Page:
Business Technology: Protecting Customer Data Is Good Business - InformationWeek
04:44 PM
Bob Evans
Bob Evans

Business Technology: Protecting Customer Data Is Good Business

Our insatiable appetite for customer data has overwhelmed our ability or our willingness to match those efforts with increasingly powerful privacy initiatives, Bob Evans says.

If you're a betting person, and you like to roll the dice on some futures, then I've got a tip for you on a market that's going to explode: chief privacy officers. Just as the rise of cybersecurity threats several years ago created the need for the CISO, or chief information security officer, so, too, will the current deeply unsettling string of customer-data security breaches trigger massive growth in what has until now been the important but nevertheless fairly arcane job category of chief privacy officer.

Speaking of arcane: In that last sentence, I refer to "customer-data security breaches," which is an inside-baseball term if ever there were one. Maybe, to help us focus more clearly on the full implications of these "breaches," we should drop that IT-industry descriptor and adopt a customer-oriented term: privacy disasters. Or broken privacy promises. Or massive privacy violations. Privacy lawsuits ... negligence and malfeasance ... reckless disregard for privacy ... failure to comply with Generally Accepted Privacy Principles ... privacy litigation ... privacy crimes. Is it a big stretch from there to jail time?

Look at the astonishing impact that Sarbanes-Oxley compliance has had on public corporations: how much time, effort, and money (that'd be $15.5 billion this year, according to AMR Research) those companies have had to expend to meet mandated requirements. In that context, it's certainly logical to speculate that legislators, armed with red-meat anecdotes about privacy screwups from a growing roster of large companies with thousands or even millions of customers, will climb all over each other to get in front of the cameras to announce that they, in the interest of the American consumer, have proposed federal legislation intended not only to safeguard the public's privacy but also to toss into jail any greedy corporate malfeasants whose companies don't meet mandated privacy policies, procedures, processes, and paperwork.

You think the fire under your keister is hot now with Sarbox deadlines looming? Well, just wait until the U.S. Congress starts pumping out 1,200-page books dictating what you will and will not do with regard to customer-data privacy -- when that lovely day comes, the only market as lively as the one for chief privacy officer futures will be the one for asbestos underpants.

But we have called this one down on ourselves. Our insatiable appetite for customer data -- our desire to collect it, store it, mine it, refine it, and combine it -- has overwhelmed our ability or our willingness (or both) to match those efforts with increasingly powerful privacy initiatives ensuring that no matter how exhaustively we manipulated those customer files, they could never, ever be lost or stolen or exposed. And because we failed to move as aggressively on customer safeguards as we did on customer manipulation, we are on the threshold of having a bunch of career political hacks dictate to us with mind-numbing precision exactly, positively how that consumer protection will be accomplished. We failed to fulfill a primary commitment to our customers, and they got burned because not enough of us were willing to do the right thing and instead settled for doing the easy thing. As a result, the day of reckoning is not far off.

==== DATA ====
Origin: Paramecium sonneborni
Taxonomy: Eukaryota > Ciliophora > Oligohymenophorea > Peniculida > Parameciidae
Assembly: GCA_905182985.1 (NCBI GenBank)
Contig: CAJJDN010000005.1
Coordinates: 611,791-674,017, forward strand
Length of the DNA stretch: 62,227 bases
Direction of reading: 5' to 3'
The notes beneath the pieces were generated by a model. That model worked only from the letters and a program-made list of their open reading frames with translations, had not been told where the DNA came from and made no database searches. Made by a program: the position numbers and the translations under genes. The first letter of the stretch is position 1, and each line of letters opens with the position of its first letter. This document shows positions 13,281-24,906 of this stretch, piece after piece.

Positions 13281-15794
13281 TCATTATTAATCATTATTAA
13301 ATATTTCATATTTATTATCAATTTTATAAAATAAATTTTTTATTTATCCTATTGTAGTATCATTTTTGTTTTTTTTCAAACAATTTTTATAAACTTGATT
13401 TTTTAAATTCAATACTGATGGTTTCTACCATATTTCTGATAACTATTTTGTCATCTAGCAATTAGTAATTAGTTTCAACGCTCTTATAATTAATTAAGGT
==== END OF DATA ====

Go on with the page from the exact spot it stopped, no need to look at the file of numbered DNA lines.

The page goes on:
So what do we do? Two choices: we can go cry in the corner and say the world's not fair, or we can begin to make the privacy of customer data as important in our daily operations and in our corporate cultures as financial reporting is. And if some of the recent disasters are any indication of the state of privacy art, then some huge gains can be made simply by no longer doing stupid things. Such as: "In March, ChoicePoint discontinued the sale of information products that contain sensitive consumer data, including Social Security and driver's license numbers, except where there's a specific consumer-driven transaction or benefit, or where the products support government and criminal-justice purposes," we wrote in a May 4 story. What that means is that until two months ago, when the company became the poster child for privacy disasters, ChoicePoint was perfectly content to sell information products containing sensitive consumer data where (1) there was NO consumer-driven transaction or benefit, and (2) where the products were NOT supporting government and criminal-justice purposes. Recognize your own company's behavior in those descriptions?